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I have already suggested a direct link between reform and the rise in adult flu vaccinations and colonoscopies in 2007. But now there is evidence that health care reform also contributed to the dramatic news that adult smoking rates in Massachusetts plummeted in the first year that the new law went into effect. The Massachusetts Department of Public Health made a major announcement last week when we released data showing that adult smoking rates in Massachusetts have dropped almost 8% in 2007 when compared with 2006. This represented the largest drop in a decade and was especially remarkable because it represented a reduction that was 4 times the rate of the reduction in the previous year.
People give up smoking for a variety of reasons. Sometime it is related to cost. For example, just since the Governor and Legislature increased the tax on cigarettes in Massachusetts on July 1, 2008, we have found that calls to our Quit Line increased by 2000 percent - that's 20 times the number of calls we were accustomed to receiving. But while cost is a factor, most of the time adults try to give up smoking because they are worried about the deadly and disabling consequences of smoking.
Even though most of our residents knew about those risks when they started smoking, something external can trigger the decision to finally make the effort to give up this bad habit. Numerous evaluations have shown that public health interventions - from media campaigns to peer-based educational activities to the circulation of the latest risk information - can make a difference. And we did have $4.5 million in new tobacco control funding in 2007 thanks to Governor Patrick and the Legislature.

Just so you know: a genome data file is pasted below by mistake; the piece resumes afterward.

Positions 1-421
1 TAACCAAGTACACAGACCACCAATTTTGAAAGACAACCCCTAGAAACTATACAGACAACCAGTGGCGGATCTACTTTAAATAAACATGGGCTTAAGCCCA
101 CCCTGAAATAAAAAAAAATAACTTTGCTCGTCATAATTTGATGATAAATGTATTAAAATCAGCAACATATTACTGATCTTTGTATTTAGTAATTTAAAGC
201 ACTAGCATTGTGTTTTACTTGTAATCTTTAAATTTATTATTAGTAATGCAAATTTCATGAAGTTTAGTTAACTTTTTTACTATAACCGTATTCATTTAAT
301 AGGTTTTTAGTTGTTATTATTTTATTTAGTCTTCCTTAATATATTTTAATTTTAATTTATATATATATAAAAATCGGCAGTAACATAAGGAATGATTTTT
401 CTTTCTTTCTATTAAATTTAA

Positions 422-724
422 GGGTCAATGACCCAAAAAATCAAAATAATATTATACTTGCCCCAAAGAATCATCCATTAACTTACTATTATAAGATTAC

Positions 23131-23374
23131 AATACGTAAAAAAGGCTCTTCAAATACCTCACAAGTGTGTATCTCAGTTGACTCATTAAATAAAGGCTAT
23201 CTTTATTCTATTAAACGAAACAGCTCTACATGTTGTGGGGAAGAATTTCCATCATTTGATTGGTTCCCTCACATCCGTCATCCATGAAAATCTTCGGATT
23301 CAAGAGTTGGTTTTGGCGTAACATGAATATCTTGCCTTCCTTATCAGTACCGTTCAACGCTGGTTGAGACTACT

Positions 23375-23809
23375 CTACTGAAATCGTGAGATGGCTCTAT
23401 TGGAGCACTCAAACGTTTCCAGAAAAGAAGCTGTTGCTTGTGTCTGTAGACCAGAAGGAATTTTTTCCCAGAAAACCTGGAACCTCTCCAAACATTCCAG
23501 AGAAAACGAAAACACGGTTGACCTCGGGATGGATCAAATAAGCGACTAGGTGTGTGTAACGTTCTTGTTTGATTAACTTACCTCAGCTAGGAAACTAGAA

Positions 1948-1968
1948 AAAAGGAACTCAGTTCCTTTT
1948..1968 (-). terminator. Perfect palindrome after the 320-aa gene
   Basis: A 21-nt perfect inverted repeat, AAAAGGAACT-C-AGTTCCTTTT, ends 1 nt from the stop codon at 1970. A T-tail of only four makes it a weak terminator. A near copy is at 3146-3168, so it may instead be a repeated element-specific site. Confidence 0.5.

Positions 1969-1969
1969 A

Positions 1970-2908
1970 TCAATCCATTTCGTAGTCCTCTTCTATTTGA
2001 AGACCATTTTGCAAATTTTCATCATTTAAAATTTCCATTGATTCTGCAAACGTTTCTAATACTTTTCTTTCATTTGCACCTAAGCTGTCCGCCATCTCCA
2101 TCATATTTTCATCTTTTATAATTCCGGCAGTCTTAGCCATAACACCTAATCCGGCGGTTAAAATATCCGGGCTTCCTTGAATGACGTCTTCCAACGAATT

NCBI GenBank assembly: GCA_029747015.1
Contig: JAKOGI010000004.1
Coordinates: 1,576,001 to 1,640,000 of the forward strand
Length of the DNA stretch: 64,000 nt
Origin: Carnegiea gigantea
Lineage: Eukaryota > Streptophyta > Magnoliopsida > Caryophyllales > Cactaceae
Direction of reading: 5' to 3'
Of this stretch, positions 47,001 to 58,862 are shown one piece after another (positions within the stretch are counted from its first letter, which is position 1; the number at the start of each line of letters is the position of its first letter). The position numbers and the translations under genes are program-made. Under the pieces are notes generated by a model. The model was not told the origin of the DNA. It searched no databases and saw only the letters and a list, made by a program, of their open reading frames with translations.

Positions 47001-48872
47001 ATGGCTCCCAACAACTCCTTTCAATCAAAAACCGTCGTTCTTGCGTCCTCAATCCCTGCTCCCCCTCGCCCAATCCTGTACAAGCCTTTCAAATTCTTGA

But we also know that many people attribute the decision to stop smoking to the efforts of their primary care doctors and nurses. These clinicians routinely screen their patients to determine who smokes and invariably counsel their patients about the importance of giving up the habit. When needed and appropriate, primary care doctors prescribe nicotine replacement therapy - patches or gum - to help their patients overcome the physical urges. (Guidelines for clinicians on this issue are available here ) And in 2007, when more than a third of a million previously uninsured residents received health insurance as a result of health care reform, many were able to get a physical or see a primary care doctor for the first time in years. At those clinical visits tens of thousands, if not hundreds of thousands, of them heard a health authority say - "you need to give up those cigarettes NOW to prevent serious harm to your health". The statistics we released last week indicate that a lot of them listened.
One final and related point, an additional benefit of health care reform was that it mandated that MassHealth members receive a tobacco cessation benefit in 2007 - coverage for both nicotine replacement and counseling. As an indication that this helped, we noted that the new cessation benefit was used by a high percentage of recipients and that the rate of decline in smoking prevalence among MassHealth members was higher in 2007 than the rate of decline among the general population.
Commissioner, Massachusetts Department of Public Health
This program aired on August 4, 2008. The audio for this program is not available.
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